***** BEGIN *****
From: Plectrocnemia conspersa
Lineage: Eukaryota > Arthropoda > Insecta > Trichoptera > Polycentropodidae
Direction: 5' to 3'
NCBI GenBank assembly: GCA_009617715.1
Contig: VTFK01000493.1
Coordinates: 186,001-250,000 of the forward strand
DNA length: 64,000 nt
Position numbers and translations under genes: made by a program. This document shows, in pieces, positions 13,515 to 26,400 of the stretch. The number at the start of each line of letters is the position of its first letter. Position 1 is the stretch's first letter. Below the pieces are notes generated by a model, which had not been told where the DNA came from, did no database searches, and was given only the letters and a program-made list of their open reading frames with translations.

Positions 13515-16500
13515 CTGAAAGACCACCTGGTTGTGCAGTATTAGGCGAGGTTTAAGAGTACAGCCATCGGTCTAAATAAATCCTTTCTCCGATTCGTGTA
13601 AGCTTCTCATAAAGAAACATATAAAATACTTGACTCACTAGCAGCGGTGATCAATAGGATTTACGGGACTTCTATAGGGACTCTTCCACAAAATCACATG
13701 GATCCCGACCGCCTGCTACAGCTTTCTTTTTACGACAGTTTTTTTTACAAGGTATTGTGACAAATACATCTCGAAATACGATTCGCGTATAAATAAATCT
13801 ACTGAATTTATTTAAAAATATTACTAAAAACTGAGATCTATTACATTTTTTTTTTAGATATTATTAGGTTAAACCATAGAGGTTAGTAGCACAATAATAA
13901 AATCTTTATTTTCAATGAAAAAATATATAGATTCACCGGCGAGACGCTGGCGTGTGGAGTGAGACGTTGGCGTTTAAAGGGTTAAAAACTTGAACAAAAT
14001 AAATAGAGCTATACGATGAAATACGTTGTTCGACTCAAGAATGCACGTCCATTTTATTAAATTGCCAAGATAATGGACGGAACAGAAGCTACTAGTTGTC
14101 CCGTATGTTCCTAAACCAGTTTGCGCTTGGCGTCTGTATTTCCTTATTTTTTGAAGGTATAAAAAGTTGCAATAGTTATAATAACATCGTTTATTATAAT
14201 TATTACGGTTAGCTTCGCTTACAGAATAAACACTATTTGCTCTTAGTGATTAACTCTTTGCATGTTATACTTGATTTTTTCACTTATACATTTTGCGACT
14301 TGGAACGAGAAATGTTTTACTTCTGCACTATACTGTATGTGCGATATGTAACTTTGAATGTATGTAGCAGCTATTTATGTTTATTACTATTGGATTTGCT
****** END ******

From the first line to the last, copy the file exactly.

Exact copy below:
From: Plectrocnemia conspersa
Lineage: Eukaryota > Arthropoda > Insecta > Trichoptera > Polycentropodidae
Direction: 5' to 3'
NCBI GenBank assembly: GCA_009617715.1
Contig: VTFK01000493.1
Coordinates: 186,001-250,000 of the forward strand
DNA length: 64,000 nt
Position numbers and translations under genes: made by a program. This document shows, in pieces, positions 13,515 to 26,400 of the stretch. The number at the start of each line of letters is the position of its first letter. Position 1 is the stretch's first letter. Below the pieces are notes generated by a model, which had not been told where the DNA came from, did no database searches, and was given only the letters and a program-made list of their open reading frames with translations.

Positions 13515-16500
13515 CTGAAAGACCACCTGGTTGTGCAGTATTAGGCGAGGTTTAAGAGTACAGCCATCGGTCTAAATAAATCCTTTCTCCGATTCGTGTA
13601 AGCTTCTCATAAAGAAACATATAAAATACTTGACTCACTAGCAGCGGTGATCAATAGGATTTACGGGACTTCTATAGGGACTCTTCCACAAAATCACATG
13701 GATCCCGACCGCCTGCTACAGCTTTCTTTTTACGACAGTTTTTTTTACAAGGTATTGTGACAAATACATCTCGAAATACGATTCGCGTATAAATAAATCT
13801 ACTGAATTTATTTAAAAATATTACTAAAAACTGAGATCTATTACATTTTTTTTTTAGATATTATTAGGTTAAACCATAGAGGTTAGTAGCACAATAATAA
13901 AATCTTTATTTTCAATGAAAAAATATATAGATTCACCGGCGAGACGCTGGCGTGTGGAGTGAGACGTTGGCGTTTAAAGGGTTAAAAACTTGAACAAAAT
14001 AAATAGAGCTATACGATGAAATACGTTGTTCGACTCAAGAATGCACGTCCATTTTATTAAATTGCCAAGATAATGGACGGAACAGAAGCTACTAGTTGTC
14101 CCGTATGTTCCTAAACCAGTTTGCGCTTGGCGTCTGTATTTCCTTATTTTTTGAAGGTATAAAAAGTTGCAATAGTTATAATAACATCGTTTATTATAAT
14201 TATTACGGTTAGCTTCGCTTACAGAATAAACACTATTTGCTCTTAGTGATTAACTCTTTGCATGTTATACTTGATTTTTTCACTTATACATTTTGCGACT
14301 TGGAACGAGAAATGTTTTACTTCTGCACTATACTGTATGTGCGATATGTAACTTTGAATGTATGTAGCAGCTATTTATGTTTATTACTATTGGATTTGCT